New Zealand (AP) - A strong 6.3-magnitude earthquake rocked the southern New Zealand city of Christchurch on Tuesday, seriously injuring people and damaging buildings throughout the city.
Live video footage showed parts of buildings collapsed into the streets, which were strewn with bricks and shattered concrete. Sidewalks and roads were cracked and split, and hundreds of dazed, screaming and crying residents wandered through the streets as sirens blared throughout the city.
Christchurch Mayor Bob Parker said he was on the top floor of the city council building when the quake hit, throwing him across the room.
"I got down onto the street and there were scenes of great confusion, a lot of very upset people," he said. "I know of people in our building who are injured and I've had some reports of serious injuries throughout the city."
Radio New Zealand reported that a church near the city center collapsed. The station also said staffers in its Christchurch newsroom had to cling to their desks during the shaking, with large filing cabinets toppling over.
Some cars apparently parked on the street were buried under rubble.
"What I can see from where I am in the central city is that there are significant amounts of additional damage," Parker said.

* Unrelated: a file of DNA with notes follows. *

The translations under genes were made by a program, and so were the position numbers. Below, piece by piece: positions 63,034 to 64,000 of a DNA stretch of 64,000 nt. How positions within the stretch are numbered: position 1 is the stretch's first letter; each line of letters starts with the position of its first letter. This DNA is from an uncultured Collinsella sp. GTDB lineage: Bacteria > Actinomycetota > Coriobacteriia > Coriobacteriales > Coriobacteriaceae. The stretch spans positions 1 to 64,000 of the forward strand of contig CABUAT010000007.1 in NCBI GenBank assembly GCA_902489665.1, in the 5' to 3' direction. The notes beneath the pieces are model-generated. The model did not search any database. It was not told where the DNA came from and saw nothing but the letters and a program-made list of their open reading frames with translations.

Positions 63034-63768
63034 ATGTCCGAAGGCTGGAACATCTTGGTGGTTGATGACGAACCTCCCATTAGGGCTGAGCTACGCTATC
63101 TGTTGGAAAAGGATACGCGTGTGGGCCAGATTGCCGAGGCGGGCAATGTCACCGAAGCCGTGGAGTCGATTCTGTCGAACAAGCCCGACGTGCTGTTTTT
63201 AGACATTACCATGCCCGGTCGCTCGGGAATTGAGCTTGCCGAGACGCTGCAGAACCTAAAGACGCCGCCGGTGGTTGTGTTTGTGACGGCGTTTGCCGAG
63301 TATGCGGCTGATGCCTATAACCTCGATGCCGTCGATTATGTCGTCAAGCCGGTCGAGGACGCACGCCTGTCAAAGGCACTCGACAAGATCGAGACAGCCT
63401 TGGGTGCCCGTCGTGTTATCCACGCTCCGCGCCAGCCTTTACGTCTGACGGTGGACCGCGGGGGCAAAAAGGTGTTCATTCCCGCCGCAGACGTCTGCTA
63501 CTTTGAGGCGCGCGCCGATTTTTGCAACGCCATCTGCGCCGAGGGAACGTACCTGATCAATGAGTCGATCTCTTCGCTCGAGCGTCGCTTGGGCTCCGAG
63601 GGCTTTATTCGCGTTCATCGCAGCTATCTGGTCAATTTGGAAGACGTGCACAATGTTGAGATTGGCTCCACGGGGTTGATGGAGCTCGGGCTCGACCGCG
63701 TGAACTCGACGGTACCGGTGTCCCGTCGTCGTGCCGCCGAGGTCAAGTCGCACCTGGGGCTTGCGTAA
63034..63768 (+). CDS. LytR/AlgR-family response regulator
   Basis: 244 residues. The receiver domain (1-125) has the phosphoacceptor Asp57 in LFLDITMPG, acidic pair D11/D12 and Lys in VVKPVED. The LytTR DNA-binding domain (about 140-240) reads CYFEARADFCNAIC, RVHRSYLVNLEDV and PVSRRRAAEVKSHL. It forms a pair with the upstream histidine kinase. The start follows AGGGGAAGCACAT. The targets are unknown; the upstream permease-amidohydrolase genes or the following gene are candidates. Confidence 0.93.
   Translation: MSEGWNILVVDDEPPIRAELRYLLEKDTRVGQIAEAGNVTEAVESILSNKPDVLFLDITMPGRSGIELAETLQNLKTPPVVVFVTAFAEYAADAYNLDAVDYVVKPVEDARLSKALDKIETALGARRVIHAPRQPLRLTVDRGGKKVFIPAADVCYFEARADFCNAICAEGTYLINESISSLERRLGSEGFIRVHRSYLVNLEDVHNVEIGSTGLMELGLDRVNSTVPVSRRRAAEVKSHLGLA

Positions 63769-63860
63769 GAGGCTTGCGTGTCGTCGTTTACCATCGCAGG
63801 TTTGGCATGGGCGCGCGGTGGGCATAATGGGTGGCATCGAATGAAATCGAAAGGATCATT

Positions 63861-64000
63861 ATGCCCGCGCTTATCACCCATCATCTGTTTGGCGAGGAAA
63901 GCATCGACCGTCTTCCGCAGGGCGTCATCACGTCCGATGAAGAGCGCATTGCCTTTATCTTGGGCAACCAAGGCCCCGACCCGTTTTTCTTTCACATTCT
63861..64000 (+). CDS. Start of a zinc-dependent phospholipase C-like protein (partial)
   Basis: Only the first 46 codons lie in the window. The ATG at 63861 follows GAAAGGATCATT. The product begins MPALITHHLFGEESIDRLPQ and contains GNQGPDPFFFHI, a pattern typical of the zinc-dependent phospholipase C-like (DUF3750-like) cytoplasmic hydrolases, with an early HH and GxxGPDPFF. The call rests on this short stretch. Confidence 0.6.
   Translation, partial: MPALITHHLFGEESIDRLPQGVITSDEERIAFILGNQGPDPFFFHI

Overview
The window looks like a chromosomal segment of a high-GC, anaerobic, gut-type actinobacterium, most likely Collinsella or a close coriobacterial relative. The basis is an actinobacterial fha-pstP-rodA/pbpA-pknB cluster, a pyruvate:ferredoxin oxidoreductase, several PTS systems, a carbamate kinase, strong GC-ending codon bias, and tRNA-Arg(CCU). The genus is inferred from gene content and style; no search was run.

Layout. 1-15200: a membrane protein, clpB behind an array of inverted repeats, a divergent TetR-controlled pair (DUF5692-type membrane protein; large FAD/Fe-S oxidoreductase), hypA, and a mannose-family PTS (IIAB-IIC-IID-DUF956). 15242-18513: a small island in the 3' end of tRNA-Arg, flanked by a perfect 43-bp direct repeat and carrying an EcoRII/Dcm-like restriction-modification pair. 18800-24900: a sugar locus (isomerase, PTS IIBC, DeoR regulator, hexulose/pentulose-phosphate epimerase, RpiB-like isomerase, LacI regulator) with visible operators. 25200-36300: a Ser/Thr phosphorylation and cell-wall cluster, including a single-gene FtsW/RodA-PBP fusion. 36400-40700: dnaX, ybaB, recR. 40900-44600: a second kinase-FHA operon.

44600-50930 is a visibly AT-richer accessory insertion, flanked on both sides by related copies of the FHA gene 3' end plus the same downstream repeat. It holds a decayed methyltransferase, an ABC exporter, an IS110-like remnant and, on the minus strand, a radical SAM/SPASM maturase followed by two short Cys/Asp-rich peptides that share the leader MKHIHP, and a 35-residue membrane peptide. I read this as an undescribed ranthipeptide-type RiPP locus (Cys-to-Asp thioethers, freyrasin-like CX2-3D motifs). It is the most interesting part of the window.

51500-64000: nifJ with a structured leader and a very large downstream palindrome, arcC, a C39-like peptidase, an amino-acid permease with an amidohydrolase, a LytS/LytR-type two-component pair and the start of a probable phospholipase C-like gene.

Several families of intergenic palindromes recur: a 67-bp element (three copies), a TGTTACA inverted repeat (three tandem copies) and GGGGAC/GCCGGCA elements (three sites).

The U.S. Geological Survey said the temblor was centered 3 miles (5 kilometers) from the city at a depth of 2.5 miles (4 kilometers).
Christchurch has been hit by hundreds of aftershocks since a 7.1 magnitude earthquake struck Sept. 4 last year, causing extensive damage and a handful of injuries, but no deaths.
The city is home to about 350,000 people and is considered a tourist center and gateway to the South Island.
New Zealand sits on the Pacific "ring of fire" — an arc of earthquake and volcanic zones stretching from Chile in South America through Alaska and down through the South Pacific. It records more than 14,000 earthquakes a year — but only about 150 are felt by residents, and fewer than 10 a year do any damage.
The Sept. 4 quake wrecked hundreds of buildings in the city, and caused an estimated 4 billion New Zealand dollars ($3 billion) in damage. A strong aftershock in December caused further damage to buildings.
The city was still rebuilding from those quakes when Tuesday's temblor hit.